On January 13, 2005, we were blessed by the birth of our daughter Ciara (KEE-ra), a beautiful, perfect baby born without any obvious health issues. Little did we know that at 5 1/2 months, our world would change forever, marked by Ciara’s first grand mal seizure which lasted 25 minutes. Soon, hundreds of myoclonic jerks per day, prolonged seizures and frequent ER visits became a routine part of her young life. Her diagnosis and battle with Dravet syndrome led to trying seven different types of seizure medications with no improvement. At the age of 2, with her development beginning to stall, we initiated the Ketogenic Diet which produced remarkable results. Although she continued to have seizures, averaging 45 minutes in length, the daily myoclonic jerks stopped, and Ciara began developing again learning to walk and talk.
Ciara began attending pre-school full time at the age of 3. When she started, Ciara had a 12 word vocabulary and was unable to jump, run or walk upstairs. The combination of Ciara’s determination and positive attitude, along with a wonderful group of therapists and teachers who educated themselves on this rare and complex syndrome produced wonderful results. Ciara learned to read, write, do math and would go on to enjoy public speaking. All of which we were told were not possibilities for a child with Dravet syndrome.
We realized Ciara’s development was not typical for children with Dravet syndrome. We decided to share her story publicly to give other families hope that the diagnosis wasn’t as grim as we were being told. In the Fall of 2009, determined to find a cure and raise awareness, Lori and another Dravet mother founded the Dravet Syndrome Foundation (DSF). Ciara quite willingly became the poster child for DSF. In addition to speaking at gala events (in front of 200+ people!), she also participated in DSF video campaigns, awareness videos for Quest Diagnostics and Nutricia, and several tv interviews. Ciara loved to help out at walks and races and knew we were all working to help her and her friends with their seizures.
Ciara attended Monroe Elementary School in a regular classroom from Pre-School through 5th grade and was a 6th grader at Jockey Hollow Middle School when she passed away.
Regardless of her seizures, Ciara viewed life as a big adventure and was never afraid to try anything new – including bungee jumping and adventure ropes courses. During her 12 years, Ciara learned ballet, tap and jazz. She loved to go horseback riding, ice skating and was learning to ski. She was a Girl Scout for 6 years and was a member of the 6th Grade Chorus and Unified Sports Team. But she loved nothing more than playing with her brother Aidan.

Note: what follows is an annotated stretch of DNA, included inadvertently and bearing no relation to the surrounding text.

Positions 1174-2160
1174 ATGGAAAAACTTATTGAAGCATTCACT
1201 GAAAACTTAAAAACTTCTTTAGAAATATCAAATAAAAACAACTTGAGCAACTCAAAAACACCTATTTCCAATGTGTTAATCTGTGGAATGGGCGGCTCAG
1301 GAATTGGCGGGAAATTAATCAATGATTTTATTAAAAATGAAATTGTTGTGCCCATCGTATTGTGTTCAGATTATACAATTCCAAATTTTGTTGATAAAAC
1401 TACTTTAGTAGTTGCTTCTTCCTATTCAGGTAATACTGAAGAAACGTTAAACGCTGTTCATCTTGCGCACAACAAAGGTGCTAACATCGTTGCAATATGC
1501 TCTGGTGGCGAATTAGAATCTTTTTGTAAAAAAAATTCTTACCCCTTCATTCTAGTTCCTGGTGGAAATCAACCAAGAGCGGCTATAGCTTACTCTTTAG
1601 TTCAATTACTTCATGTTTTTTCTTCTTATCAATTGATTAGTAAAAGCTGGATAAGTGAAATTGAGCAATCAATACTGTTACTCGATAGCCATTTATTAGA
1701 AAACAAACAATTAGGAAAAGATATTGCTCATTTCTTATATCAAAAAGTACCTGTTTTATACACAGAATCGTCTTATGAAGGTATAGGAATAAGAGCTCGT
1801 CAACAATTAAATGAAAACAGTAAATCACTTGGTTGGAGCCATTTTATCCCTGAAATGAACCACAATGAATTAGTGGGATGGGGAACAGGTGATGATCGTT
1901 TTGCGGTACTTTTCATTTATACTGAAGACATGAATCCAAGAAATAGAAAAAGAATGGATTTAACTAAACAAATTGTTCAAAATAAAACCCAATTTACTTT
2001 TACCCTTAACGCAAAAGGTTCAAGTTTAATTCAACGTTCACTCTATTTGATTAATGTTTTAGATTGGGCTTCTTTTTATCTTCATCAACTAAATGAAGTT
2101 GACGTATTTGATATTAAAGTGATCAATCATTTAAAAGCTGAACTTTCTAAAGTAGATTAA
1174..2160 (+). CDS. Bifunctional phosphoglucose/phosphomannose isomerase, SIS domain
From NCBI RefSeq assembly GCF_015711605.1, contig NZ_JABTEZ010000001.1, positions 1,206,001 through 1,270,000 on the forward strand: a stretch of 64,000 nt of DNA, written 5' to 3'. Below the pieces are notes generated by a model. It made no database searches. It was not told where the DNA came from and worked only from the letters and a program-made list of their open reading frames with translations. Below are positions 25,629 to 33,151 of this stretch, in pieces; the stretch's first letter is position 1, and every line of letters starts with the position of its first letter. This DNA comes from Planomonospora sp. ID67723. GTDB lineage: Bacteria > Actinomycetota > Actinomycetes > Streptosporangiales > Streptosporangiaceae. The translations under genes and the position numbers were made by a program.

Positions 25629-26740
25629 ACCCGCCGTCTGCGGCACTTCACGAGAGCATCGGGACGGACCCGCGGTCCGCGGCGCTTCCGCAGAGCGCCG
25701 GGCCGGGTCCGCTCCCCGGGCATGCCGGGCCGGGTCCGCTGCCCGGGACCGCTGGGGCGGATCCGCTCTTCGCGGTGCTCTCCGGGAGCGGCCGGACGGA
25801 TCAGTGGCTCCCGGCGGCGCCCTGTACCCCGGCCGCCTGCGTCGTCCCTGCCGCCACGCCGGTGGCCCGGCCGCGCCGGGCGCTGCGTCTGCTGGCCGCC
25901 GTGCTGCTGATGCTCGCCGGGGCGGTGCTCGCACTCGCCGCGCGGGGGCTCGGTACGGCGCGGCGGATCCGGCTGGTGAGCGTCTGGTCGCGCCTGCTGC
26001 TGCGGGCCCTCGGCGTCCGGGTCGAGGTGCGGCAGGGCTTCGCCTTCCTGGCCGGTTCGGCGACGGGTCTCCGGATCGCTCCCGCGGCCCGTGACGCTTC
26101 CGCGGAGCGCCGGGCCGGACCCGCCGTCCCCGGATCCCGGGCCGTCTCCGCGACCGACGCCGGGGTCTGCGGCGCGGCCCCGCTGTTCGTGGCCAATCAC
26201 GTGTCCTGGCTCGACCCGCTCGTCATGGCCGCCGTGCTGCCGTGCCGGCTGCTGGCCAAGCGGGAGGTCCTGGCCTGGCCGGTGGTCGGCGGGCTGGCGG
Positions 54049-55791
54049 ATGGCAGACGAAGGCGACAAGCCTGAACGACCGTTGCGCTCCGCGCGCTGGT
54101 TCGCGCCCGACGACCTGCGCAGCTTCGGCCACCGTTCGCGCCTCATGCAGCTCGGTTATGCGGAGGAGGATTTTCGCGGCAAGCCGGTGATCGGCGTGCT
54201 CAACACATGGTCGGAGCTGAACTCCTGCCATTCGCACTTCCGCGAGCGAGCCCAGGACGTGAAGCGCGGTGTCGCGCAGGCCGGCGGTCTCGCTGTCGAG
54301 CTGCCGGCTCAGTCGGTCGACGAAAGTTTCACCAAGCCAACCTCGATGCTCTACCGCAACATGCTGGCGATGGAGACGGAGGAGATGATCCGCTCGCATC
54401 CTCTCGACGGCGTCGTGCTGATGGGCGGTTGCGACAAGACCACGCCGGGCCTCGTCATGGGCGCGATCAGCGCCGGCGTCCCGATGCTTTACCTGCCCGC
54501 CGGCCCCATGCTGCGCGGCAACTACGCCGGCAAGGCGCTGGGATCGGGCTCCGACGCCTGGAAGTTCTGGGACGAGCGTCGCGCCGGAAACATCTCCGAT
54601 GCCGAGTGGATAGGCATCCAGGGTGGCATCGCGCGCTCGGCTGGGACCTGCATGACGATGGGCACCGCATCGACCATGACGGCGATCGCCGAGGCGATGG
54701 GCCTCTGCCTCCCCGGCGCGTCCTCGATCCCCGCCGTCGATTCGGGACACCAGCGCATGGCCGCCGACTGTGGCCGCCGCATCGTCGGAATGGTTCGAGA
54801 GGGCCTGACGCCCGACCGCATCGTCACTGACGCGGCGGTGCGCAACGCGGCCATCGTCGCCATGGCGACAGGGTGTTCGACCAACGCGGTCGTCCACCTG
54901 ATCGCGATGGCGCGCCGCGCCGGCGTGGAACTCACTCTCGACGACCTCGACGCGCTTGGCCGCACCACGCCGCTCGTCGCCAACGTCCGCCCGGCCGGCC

During the months leading up to her passing, she was averaging one seizure every 7-10 days. They would usually last less than a minute and not require rescue medication. We had not had to call 911 in over a year compared to the monthly calls we made between the time she was 2-7. She was scheduled to begin the fenfluramine trial in February. Although her developmental progress at school wasn’t progressing at the traditional pace, she was continuing to learn and grow.
The last few days of Ciara’s life were filled with family, friends, love and giggles. We celebrated her 12th birthday on Friday with the three of us and Nurse Elizabeth (an extended member of our family!); Saturday she performed in a dance recital with her Unified Dance Class on stage at our local high school; Sunday we had her birthday party at Rock-n-Jump and then had family and friends over for dinner. Although she had to take a couple of breaks at her party, the entire weekend was seizure-free and she seemed at her best! Ciara went to bed that Sunday night with a huge smile and feeling nothing but happiness and love.
The morning on Monday, January 16th, Martin Luther King Day, Lori went in to wake her to go skiing with her brother Aidan. It was supposed to be the first lesson of the season. She discovered Ciara in a postical state and called 911. She was pronounced an hour later at the hospital after everyone did what they could to save her. The cause – SUDEP (Sudden Unexplained Death in Epilepsy) and Dravet syndrome.
Despite the limits created by her having Dravet Syndrome, Ciara never complained and had an infectious positive attitude that inspired those around her – we call that Ciara’s Light.
Through Ciara’s Light Foundation, we will honor Ciara’s memory and spirit by helping other children with special needs and life threatening conditions by providing them with opportunities and services to improve their quality of life. We will also work to raise awareness for SUDEP and Dravet syndrome.
~ Lori, Liam and Aidan O’Driscoll